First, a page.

Money Talk Podcast, Friday Oct. 21, 2016
Landaas & Company newsletter October edition now available.
Advisors on This Week’s ShowMax Hoelzl and Joel Dresang)
Week in Review (Oct. 17-21, 2016)
Significant economic indicators & reports
In a sign of progress amid ongoing challenges to manufacturing, the Federal Reserve reported that industrial production increased slightly in September. Although it was the third gain in four months, output remained down 1% from the same time last year. Manufacturing production rose more than analysts expected despite the strong dollar and weak global growth. Declines among utilities and mining operations held back total output. Capacity utilization rose slightly to 75.4%, down from the 43-average of 80%. That suggests that inflation is not imminent.
The broadest measure of inflation stayed subdued in September, allowing the Fed continued flexibility in the timing of its next interest rate lift. The Consumer Price Index nudged up 0.3% from August, largely because of higher gas prices, the Bureau of Labor Statistics reported. Excluding volatile energy and food prices, core inflation rose 2.2% from September 2015, which is around the rate targeted by the fed, but it was down from 2.3% in August.
Based on the third quarter Consumer Price Index, Social Security payments will rise 0.3% in 2017, the Social Security Administration said. As a result, the average monthly benefit for a retired worker will go up by $5 to $1,355.
The pace at which American started making houses fell in September to the lowest level in a year and a half, according to the Department of Commerce. Housing starts were on a 1.05 million unit annual pace, down 11.9% from September 2015, although construction of single-family residences rose, and the overall level remained about where it was before the financial collapse in 2008. The same report shows an encouraging increase in building permits, which rose at the fastest pace in 10 months.
The Fed’s Beige Book of anecdotal economic observations showed some regions improving their outlook. The report, covering late August to early October, cited tight labor markets, mixed manufacturing and an uptick in retail spending among the evidence for overall continued moderate expansion.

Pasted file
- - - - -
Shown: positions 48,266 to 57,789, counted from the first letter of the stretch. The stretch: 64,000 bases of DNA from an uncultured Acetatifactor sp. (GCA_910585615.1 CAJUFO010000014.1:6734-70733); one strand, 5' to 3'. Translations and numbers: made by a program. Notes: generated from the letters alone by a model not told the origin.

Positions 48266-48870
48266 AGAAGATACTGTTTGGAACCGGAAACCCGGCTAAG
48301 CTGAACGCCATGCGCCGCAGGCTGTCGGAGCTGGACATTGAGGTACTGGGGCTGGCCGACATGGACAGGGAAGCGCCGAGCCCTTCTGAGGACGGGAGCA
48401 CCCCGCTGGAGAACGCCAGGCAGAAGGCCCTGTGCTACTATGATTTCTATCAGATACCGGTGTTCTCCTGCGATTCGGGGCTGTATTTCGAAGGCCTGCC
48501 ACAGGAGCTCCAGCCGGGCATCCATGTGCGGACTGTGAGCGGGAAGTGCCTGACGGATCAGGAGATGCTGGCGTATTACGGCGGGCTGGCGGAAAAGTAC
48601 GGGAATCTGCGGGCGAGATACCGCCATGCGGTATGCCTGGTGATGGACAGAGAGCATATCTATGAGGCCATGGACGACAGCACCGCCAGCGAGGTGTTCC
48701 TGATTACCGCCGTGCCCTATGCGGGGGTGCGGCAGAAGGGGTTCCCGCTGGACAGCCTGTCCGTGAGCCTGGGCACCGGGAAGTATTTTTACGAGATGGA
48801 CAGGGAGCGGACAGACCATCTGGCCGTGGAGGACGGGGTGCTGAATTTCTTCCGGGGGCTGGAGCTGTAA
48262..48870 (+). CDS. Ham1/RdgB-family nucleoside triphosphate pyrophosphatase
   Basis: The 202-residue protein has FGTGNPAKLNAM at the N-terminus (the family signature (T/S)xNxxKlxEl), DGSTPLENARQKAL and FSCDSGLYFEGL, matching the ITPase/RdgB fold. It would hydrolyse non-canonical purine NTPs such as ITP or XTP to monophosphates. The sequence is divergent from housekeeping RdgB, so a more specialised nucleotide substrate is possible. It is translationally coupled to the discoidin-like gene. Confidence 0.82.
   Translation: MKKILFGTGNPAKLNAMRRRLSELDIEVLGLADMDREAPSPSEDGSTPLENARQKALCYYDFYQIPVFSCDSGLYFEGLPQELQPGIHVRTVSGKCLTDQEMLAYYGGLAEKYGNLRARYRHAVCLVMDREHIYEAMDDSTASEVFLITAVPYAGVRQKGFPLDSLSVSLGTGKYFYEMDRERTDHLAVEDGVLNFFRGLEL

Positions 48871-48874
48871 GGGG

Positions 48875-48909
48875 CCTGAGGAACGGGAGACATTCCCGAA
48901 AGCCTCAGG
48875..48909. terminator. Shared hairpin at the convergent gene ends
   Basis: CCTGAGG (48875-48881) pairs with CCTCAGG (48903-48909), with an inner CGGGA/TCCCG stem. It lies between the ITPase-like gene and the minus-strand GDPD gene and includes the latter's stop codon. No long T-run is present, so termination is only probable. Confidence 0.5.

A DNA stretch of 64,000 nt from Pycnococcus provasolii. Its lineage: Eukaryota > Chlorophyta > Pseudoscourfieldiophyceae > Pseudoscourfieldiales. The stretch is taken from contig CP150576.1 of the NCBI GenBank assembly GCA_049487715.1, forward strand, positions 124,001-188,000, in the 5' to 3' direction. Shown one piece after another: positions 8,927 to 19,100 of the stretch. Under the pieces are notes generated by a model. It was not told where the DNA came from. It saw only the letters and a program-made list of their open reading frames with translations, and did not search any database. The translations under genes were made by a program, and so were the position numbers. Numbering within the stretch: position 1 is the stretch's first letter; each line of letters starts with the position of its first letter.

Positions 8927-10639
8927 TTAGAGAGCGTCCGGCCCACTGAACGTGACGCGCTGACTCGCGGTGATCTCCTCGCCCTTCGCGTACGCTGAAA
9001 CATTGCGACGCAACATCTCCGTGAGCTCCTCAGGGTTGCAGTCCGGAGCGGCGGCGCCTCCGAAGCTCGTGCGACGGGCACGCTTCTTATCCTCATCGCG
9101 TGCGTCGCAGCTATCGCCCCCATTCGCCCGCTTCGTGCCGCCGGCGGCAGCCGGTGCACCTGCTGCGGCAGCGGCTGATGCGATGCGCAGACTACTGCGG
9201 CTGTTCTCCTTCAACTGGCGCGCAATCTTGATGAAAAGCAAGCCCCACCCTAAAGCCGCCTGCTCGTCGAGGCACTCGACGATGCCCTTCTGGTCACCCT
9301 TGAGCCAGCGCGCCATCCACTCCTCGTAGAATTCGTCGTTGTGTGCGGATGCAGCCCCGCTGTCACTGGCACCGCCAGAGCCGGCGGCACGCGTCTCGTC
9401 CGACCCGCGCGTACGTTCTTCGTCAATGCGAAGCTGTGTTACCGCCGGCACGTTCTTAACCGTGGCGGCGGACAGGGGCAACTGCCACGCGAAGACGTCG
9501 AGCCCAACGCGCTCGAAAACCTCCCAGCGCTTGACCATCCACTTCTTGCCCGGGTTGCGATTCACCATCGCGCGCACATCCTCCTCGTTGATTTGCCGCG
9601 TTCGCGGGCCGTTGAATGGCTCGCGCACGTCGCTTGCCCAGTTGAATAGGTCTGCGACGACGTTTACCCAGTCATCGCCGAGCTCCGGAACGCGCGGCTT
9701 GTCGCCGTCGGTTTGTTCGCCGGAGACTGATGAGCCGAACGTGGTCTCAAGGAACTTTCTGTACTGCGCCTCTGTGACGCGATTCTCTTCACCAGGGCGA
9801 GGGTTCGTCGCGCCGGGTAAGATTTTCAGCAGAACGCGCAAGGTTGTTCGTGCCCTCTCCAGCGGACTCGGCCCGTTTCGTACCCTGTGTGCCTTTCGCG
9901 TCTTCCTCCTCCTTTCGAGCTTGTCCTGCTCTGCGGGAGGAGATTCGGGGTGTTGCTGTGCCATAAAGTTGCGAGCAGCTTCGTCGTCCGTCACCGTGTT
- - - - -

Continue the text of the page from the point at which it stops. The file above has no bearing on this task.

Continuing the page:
The moving four-week average for initial unemployment claims rose for the first time in nine weeks after hitting its lowest level in nearly 43 years. The average remained 30% below the 49-year average and is on a streak not seen since 1970, according to Labor Department data. The persistently low applications suggest employers don’t want to downsize their work forces.
Historically low levels of unemployment claims, the rise in building permits and the spread among interest rates contributed to a slight gain in the Conference Board’s Leading Economic Indicators for September. The business research group said the six-month growth rate of the index suggests continued moderate economic growth at least through early 2017. Negative indicators included weaknesses in stock prices and the average number of hours employees work per week.
The U.S. housing recovery showed renewed signs of life in September, with the annual pace of existing homes rising for the first time in three months. The National Association of Realtors said sales in the biggest segment of the housing market rose 3.2% from the August rate and were up 0.6% from the year-ago rate. Inventories remained tight, down 6.8% from the same time last year, which contributed to the 55th consecutive month of year-to-year price increases.
No significant releases
Where the Markets Closed for the Week
- Nasdaq –5,257, up 43 points or 0.8%
- Standard & Poor’s 500 – 2,141, up 8 points or 0.4%
- 10-year U.S. Treasury Note – 1.74%, down 0.09 point
- Dow Jones Industrial – 18,146, down 8 points or 0.4%